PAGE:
US can’t work with enemies, professor says
TEHRAN – An American scholar claims that the United States cannot work with its enemies because it could leave them in a weaker position.
“Some people think we shouldn’t legitimize ‘pariah states’ (those that don’t follow the Western order); we cannot trust our enemies; working with our enemies could leave us in a weaker position, ”Brian Warby, associate professor of political science at the University of Northern Iowa, told The Tehran Times.
The US military has withdrawn over 90% of its troops and weaponry from Afghanistan. At the same time, the Taliban are advancing in various districts of the war-torn country. This decision raised questions about the future of Afghanistan.
Taliban fighters in Afghanistan announced on July 14 that they had taken control of one of the main border posts with Pakistan, perhaps the most strategic objective they have captured so far in an advance fast across the country.
According to Reuters, a Pakistani official said fighters brought down the Afghan government flag from the top of the Friendship Gate at the border post between the Pakistani town of Chaman and the Afghan town of Wesh.
Many in Afghanistan and other countries in the region believe that US unilateral policies have resulted in such a situation. However, some argue that the partnership with neighboring Afghanistan and regional powers, including Russia and China, could have prevented the country from degenerating into anarchy.
But it is not easy for Americans to work with their rivals.
“Diplomacy is slow and we need quick action; diplomacy requires compromise and many Americans do not want to compromise with the “axis of evil” (a term used by George W. Bush to describe Iran, North Korea and Venezuela, but also represents the feelings of some Americans about Russia and China), ”notes Warby.
Here is the text of the interview:
Q: How do you see the American withdrawal from Afghanistan?
A: This is a very broad question, so I will give you my opinion. The United States has been in Afghanistan for a long time. We have been talking for a long time about wanting to “get out” of Afghanistan. Even though the United States was for the most part already outside Afghanistan, especially compared to the “wave” under Obama where we had over 100,000 troops on the ground.
The United States has also recorded very few casualties in recent years. The United States continued to spend quite a bit of money. I think the American sentiment about our presence in Afghanistan and the general desire to leave is based more on imagined or fabricated war exhaustion than on the actual demand for American resources. Of course, as my psychologist friends like to say, perception is reality. In other words, Americans are tired of our military presence in Afghanistan, mostly because it doesn’t seem like things have improved much in the past 8-9 years. Also, the idea that we have been “fighting” (we haven’t fought a lot in recent years) this war for 20 years bothers many Americans.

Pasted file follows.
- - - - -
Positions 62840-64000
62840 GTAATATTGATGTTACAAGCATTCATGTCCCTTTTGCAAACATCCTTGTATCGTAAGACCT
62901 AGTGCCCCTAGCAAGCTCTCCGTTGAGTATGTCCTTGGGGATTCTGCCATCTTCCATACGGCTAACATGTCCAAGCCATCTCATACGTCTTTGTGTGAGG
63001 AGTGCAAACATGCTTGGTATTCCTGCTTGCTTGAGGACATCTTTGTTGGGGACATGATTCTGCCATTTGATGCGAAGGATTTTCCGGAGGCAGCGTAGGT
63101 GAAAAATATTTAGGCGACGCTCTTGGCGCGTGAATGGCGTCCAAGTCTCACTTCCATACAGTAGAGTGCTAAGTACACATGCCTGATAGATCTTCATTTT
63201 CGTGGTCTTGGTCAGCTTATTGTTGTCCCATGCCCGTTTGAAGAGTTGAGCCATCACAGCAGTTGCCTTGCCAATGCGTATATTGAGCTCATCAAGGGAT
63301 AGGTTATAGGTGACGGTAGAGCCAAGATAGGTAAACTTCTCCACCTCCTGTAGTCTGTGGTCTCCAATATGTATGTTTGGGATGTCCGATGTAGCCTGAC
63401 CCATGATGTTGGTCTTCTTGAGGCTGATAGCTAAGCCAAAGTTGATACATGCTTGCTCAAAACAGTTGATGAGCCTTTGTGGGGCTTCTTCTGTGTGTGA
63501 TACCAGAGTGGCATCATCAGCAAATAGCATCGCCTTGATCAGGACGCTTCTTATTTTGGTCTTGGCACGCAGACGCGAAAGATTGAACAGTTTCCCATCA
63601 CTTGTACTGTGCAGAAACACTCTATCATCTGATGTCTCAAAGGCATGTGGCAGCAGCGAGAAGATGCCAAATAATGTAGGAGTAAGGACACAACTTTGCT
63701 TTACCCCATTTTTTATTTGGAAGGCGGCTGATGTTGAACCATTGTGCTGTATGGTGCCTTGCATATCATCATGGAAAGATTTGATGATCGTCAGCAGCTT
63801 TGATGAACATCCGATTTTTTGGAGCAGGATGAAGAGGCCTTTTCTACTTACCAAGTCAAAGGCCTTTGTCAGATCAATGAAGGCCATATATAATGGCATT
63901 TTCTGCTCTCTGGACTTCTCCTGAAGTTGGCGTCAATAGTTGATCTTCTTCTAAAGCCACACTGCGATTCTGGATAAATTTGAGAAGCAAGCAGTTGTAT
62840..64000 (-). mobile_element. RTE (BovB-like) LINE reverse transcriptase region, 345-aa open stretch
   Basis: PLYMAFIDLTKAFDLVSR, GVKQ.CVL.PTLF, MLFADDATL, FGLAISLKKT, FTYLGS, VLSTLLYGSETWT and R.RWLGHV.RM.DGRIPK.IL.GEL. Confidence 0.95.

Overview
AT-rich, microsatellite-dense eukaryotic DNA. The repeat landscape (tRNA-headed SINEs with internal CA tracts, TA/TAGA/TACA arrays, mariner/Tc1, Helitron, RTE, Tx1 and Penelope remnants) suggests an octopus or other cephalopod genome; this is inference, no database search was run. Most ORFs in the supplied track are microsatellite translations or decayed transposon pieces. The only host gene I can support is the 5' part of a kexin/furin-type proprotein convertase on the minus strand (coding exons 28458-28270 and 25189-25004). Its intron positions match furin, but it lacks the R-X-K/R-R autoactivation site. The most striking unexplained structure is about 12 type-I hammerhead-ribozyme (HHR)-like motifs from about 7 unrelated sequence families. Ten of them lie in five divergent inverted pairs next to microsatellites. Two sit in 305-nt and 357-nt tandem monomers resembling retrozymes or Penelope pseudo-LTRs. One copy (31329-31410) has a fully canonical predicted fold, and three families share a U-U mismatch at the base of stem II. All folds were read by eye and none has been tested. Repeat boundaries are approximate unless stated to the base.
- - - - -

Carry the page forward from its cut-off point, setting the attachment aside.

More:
Q: Do you expect China and Russia to fill the power vacuum in Afghanistan after the US withdrawal?
A: China and Russia have the capacity to fill the power vacuum, but I don’t think they will. I don’t think Russia is very interested in Afghanistan, and after the Soviet-Afghan war of the 1980s, I don’t think the Russians would have much liking for any other long-term involvement. China has some interest, but administering Afghanistan (i.e. filling the power vacuum) requires a lot of resources, especially as the Taliban is on the rise. I think it’s likely, however, that China will make deals with Afghanistan for resource extraction and infrastructure building. I think China will have little qualms about working with the Taliban.
Q: What are the implications of the US withdrawal from Afghanistan for Washington’s allies in the Arab world?
A: I imagine the US allies in the Arab world are a little uncomfortable with the US withdrawal, but I think they also realize that the Arab world has more strategic value for them. United States than Afghanistan.
Q: Is the American media promoting the idea of withdrawing from West Asia and focusing on China instead? Why has China been so important to the United States?
A: China is the closest peer to the United States in terms of economic might and military might. The relationship has been somewhat strained, with the trade war, South China Sea disputes, intellectual property protections (or lack thereof), etc. Personally, I don’t think China poses a great threat to American security or even our well-being, but China will almost certainly continue to undermine American hegemony. Many Americans, including many politicians, see this as a threat.
Q: The United States mainly tries to resolve crises through unilateral action or, at best, with the support of its Western allies. Why doesn’t the United States try to work with its enemies, including Iran, Russia and China, in critical areas like Afghanistan?
A: That’s a good question but I’m not sure I can give you a good answer. I think there are many different reasons that different people use to justify unilateral or western-centric interventions. I don’t think there’s actually a lot of talk about why we don’t work with our enemies on most things, it’s just generally accepted that we don’t. Some think that we should not legitimize the “pariah states” (those which do not follow the Western order); we cannot trust our enemies; working with our enemies might leave us in a weaker position; diplomacy is slow and we need quick action; diplomacy requires compromise and many Americans do not want to compromise with the “axis of evil” (a term used by George W. Bush to describe Iran, North Korea and Venezuela, but also represents the feelings of some Americans about Russia and China). There are probably other half-formed reasons people have in mind, but most of these ideas seem to be half-formed and rarely openly discussed.